10 Cloverfield Lane is not a sequel to 2008's Cloverfield , or so we've been told. Despite the hype that comes with having "Cloverfield" in the title, producer J.J. Abrams, whose company Bad Robot is behind both films, has firmly insisted that the two are not a Part 1 and a Part 2. "It's not the continuation of the story that people might think of, but it was so clearly associated," Abrams said in an interview with Entertainment Weekly . Given that the new film isn't a sequel to the 2008 monster movie hit, it's fair to wonder whether or not you need to see Cloverfield before 10 Cloverfield Lane .
Any Cloverfield fanatic will tell you that you absolutely have to see the original before buying your ticket to 10 Cloverfield Lane. Not for the sake of plot continuity or for fear of being lost, but for the small, microscopic details on things like what caused the monster to emerge in Cloverfield and what company might have been involved. These kinds of small details actually don't have anything to do with the larger plot in Cloverfield, but, as with any cult film, fans have spent years agonizing over any small clue or detail in the film, looking for more insight into its mythology. If you don't know the source material, how are you going to spot the extra clues or nods in 10 Cloverfield Lane ?
Now, that's all well and good, but if you're just someone looking to see a fun, suspenseful movie, then it is absolutely not necessary to see Cloverfield before 10 Cloverfield Lane. What small connections there are between the films are likely too tiny to notice unless you're actively looking for them. But, you don't have to take my word for it — take Abrams'. In his interview with EW, Abrams made clear that 10 Cloverfield Lane is not Cloverfield 2 , saying, "Those characters and that monster are not in this movie, but there are other characters and other monsters."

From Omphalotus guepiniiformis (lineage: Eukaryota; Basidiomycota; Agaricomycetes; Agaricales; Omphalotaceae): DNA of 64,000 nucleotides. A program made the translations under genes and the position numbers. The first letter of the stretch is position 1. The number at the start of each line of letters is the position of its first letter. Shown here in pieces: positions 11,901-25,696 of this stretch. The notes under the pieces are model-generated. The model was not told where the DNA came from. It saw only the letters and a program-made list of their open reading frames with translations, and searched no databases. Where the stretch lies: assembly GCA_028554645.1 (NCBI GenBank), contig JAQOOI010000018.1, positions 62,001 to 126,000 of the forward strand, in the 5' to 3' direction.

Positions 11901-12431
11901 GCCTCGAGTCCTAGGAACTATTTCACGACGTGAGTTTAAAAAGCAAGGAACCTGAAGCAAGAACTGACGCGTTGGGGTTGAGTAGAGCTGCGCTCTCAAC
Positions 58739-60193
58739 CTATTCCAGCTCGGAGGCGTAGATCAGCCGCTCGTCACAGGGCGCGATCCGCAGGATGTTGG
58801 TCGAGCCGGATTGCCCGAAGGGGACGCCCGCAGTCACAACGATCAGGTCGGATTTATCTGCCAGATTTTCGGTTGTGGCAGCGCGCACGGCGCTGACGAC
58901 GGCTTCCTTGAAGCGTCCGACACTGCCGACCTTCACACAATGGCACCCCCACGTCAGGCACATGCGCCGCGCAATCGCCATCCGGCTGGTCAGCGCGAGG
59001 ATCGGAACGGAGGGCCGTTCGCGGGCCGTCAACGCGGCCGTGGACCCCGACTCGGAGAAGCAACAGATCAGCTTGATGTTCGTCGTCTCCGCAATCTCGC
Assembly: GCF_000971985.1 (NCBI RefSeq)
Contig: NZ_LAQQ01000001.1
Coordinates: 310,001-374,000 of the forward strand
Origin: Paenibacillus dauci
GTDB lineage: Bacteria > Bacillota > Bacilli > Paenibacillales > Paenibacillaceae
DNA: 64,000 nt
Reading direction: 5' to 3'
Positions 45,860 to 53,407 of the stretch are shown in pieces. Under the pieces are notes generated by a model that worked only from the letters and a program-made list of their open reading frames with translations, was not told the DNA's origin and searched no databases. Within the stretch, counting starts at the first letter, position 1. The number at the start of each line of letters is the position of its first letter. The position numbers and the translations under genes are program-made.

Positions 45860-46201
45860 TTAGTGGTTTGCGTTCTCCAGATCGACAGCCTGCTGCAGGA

Putting aside what few plot details the films share, the fact is that Cloverfield and 10 Cloverfield Lane are completely different movies. In fact, 10 Cloverfield Lane was originally titled "The Cellar" and was written as a completely self-contained story by Josh Campbell and Matthew Stuecken. It wasn't until Bad Robot acquired the script that it was molded into a movie connected to Cloverfield. Ultimately, according to Abrams, what the films share is "the DNA of the story" — apocalyptic situations, dark humor, an unknown threat, etc. With that in mind, the feel of the new film is extremely different, as is the shooting style. While Cloverfield made a name for itself as a found footage extravaganza, full of shaky cams and first person perspectives, 10 Cloverfield Lane is much more traditionally shot. In fact, most of the camera work in 10 Cloverfield Lane is steady, a stark contrast to the 2008 film.
All in all, any connection between 10 Cloverfield Lane and Cloverfield is not crucial to the value of either film. Both can stand on their own, to be enjoyed separately or together. That said, seeing Cloverfield before 10 Cloverfield Lane can only add to the experience.
Bottom line: Cloverfield is a traditional monster movie, whereas 10 Cloverfield Lane is more like a thriller with a monster in it. It's up to you whether you want to connect those monsters or not.
Images: Paramount Pictures; Giphy (2)